Katja (00:35:01):
Yeah. Anytime that you see anti- whatever as an herbal category, that’s always a time to think, wait, there’s more going on here. And so there are many herbs that have very different actions that will do the end result job of reducing inflammation, but they do it in drastically different ways. And you can’t just grab any of them. They’re definitely not interchangeable. So that’s important to think about. I’m thinking about a burn. And you’re like, Oh, I need an anti-inflammatory herb. Then you Google anti-inflammatory herb, and Cayenne is at the top of the list. So you think, great, that seems weird, but I’ll trust the research. So it says Cayenne is anti-inflammatory. And then you are very sad because that will hurt quite a bit. Cayenne is anti-inflammatory because it causes topical irritation, which causes the body to flood the area with fresh blood. And if that’s what you needed, then the end result will be anti-inflammatory. For example, in a case of arthritis. But in a burn, that will not be the way to reduce the inflammation. You’ll really want something cooling instead.

Ryn (00:36:13):
Right. And Cayenne’s interesting because it’s that that hot circulatory stimulant, rubefacient, make the skin turn red kind of effect that leads to the relief from pain. There is also a pharmacological effect of Cayenne where if you keep applying it, then some of the constituents will… Okay, there’s a substance that your local nerves produce called substance P for pain. And so you get damage in one area, a bunch of substance P is release. That goes and attaches to the nerves there. And then they send the signal up to your brain that says, all right, let’s register some pain over here. All that said, if you keep applying Cayenne over a given area, then that too will stimulate the release of substance P in mild amounts. Like it doesn’t cause you to scream or anything when you put it on, but you do feel kind of a burn-y tingliness. Right? So some substance P is coming out. And if you keep applying Cayenne several times a day, you will use up all of the P that’s present right here until you aren’t making any more. And that can be really handy if you had some kind of inflammation underneath. Some kind of a pain underneath there. You can basically prevent that signal from getting up to your brain. But what I like about Cayenne is that it doesn’t only do that. If that was all it did, we probably, first of all never would’ve noticed. Beause why would I just keep putting something on if I don’t see a thing happen? But also it wouldn’t be as good, right? When Cayenne is applied, it depletes substance P. You can relieve the pain, but you move the blood, you get the fluids flowing, right? You stimulate those cells to wake up. You enhance their activity and their metabolism. And you resolve the underlying problem.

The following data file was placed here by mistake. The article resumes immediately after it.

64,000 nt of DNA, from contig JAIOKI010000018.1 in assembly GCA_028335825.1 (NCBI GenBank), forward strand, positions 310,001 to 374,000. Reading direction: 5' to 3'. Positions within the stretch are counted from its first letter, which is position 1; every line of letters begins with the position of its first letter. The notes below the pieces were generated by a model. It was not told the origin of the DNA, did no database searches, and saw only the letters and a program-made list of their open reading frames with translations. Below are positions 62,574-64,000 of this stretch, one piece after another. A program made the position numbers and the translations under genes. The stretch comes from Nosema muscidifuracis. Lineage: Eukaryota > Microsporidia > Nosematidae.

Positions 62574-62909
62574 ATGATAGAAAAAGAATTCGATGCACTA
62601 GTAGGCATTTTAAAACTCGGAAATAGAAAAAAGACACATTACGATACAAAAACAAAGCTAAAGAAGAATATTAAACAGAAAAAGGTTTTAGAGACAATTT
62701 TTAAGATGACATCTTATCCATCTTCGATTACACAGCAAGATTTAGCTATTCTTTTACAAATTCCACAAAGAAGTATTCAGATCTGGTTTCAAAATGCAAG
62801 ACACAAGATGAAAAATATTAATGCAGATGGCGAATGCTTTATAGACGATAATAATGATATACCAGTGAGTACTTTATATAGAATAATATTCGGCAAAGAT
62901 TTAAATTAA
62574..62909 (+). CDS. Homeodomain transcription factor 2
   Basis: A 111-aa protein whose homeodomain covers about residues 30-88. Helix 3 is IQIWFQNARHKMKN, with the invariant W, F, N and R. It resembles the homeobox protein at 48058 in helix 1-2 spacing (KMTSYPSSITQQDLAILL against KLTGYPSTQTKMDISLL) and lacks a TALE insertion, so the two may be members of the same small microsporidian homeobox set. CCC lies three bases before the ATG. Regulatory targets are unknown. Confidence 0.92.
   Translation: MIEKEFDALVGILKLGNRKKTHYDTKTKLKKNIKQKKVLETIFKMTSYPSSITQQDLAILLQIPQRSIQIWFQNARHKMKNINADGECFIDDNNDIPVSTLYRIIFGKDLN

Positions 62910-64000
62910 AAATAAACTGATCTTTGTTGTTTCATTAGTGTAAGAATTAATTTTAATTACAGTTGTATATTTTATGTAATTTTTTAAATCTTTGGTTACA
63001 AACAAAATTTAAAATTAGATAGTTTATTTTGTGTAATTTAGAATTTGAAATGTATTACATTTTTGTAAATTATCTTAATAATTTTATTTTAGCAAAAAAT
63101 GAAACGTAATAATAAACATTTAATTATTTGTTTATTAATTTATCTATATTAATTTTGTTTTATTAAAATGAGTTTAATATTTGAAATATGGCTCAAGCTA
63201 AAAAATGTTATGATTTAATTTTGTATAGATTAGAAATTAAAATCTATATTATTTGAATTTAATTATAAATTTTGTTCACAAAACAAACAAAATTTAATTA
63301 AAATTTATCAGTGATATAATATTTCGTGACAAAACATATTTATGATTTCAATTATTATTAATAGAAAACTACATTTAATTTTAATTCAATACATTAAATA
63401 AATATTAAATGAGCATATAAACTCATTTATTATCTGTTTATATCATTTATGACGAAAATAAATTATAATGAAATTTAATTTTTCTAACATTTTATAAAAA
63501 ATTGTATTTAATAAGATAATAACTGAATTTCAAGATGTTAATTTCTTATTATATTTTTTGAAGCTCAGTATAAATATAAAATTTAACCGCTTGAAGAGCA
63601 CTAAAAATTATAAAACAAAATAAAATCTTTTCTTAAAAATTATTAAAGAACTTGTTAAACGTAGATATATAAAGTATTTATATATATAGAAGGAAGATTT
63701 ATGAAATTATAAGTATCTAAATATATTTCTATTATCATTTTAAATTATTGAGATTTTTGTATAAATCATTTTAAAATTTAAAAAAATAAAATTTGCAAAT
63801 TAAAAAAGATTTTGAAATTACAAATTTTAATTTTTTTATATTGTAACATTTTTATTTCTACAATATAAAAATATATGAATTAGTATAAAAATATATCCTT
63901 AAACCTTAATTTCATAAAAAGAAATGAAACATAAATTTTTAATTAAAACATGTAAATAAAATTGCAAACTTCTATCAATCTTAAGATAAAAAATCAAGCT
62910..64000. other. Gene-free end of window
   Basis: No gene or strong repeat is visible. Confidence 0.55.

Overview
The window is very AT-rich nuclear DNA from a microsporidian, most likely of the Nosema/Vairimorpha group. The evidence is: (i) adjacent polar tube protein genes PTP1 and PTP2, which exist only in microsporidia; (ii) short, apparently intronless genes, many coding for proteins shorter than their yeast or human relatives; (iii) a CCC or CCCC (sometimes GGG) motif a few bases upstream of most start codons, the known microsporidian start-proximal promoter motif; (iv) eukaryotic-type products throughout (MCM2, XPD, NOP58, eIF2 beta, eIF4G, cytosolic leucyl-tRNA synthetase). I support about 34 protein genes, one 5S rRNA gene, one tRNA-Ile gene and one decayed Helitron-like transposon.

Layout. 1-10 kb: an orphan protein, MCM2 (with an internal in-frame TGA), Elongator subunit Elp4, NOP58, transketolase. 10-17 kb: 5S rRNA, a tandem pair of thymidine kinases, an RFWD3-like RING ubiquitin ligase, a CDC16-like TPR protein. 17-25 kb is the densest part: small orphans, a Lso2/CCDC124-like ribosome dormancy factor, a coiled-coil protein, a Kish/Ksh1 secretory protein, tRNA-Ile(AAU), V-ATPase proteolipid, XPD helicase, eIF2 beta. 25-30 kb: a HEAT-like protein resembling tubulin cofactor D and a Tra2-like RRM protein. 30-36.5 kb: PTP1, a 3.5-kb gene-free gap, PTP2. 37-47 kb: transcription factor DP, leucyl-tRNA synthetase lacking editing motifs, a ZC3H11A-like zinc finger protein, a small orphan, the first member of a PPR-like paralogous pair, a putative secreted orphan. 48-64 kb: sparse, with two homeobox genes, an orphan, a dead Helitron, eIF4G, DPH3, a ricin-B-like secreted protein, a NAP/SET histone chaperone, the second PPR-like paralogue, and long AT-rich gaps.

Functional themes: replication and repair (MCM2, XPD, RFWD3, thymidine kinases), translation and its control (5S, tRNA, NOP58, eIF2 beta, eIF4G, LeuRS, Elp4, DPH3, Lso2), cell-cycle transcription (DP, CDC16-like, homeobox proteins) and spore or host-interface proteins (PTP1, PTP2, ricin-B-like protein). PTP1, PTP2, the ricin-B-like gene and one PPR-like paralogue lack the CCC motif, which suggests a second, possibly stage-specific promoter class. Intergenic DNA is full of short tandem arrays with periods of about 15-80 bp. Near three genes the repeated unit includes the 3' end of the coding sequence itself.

Katja (00:37:51):
You know, it’s funny because as humorous as I find the whole substance P situation. Because it just makes me laugh every time that it’s really called substance P for pain. That’s never the first thing I’m thinking about when I think about Cayenne. I’m always thinking about the circulatory stimulant action and like the substance P depletion effect is just a bonus to me. That’s just like, Oh great, that’s nice. But what I really need is to get the blood to the area, you know? This reminds me of, I can’t believe that we haven’t said this yet. However long we’ve been talking, and we haven’t said this yet, but pain serves a purpose in the body. Pain is a message to change your behavior. And so that is part of the reason why something like Cayenne can be so effective. Not because it is reducing substance P. That’s just a nice, Oh and Gee, here’s a cupcake to go along with it. Thanks. But not an actual cupcake, because that would cause more inflammation. But just some nice thing to go along with it. Like just, Oh, and as an extra bonus we’ll take away some of the pain. But it’s like what we need is a change in the behavior. And if what we’ve got is an area that is super dry and not getting enough blood nourishment and not getting enough of all the nutrients and lubrication that it needs. Then the way to change that behavior, even though that the word behavior there seems kind of misapplied, but it still is appropriate or we can even say state, is to do something that will cause fresh blood to come into the area. So yes, pain is a message to change your behavior.

Ryn (00:39:43):
So circulatory stimulants like Cayenne can make a lot of difference here. Lymphatic stimulants, cause again, so much of the pain that we see people in is coming from stagnant fluid.

Katja (00:39:52):
Yeah. Anytime that you see rheumatoid or rheumatic attached to any kind of pain state, that means there’s too much fluid. And the lymphatic system needs stimulation.

Nervines & Relaxants

Ryn (00:40:03):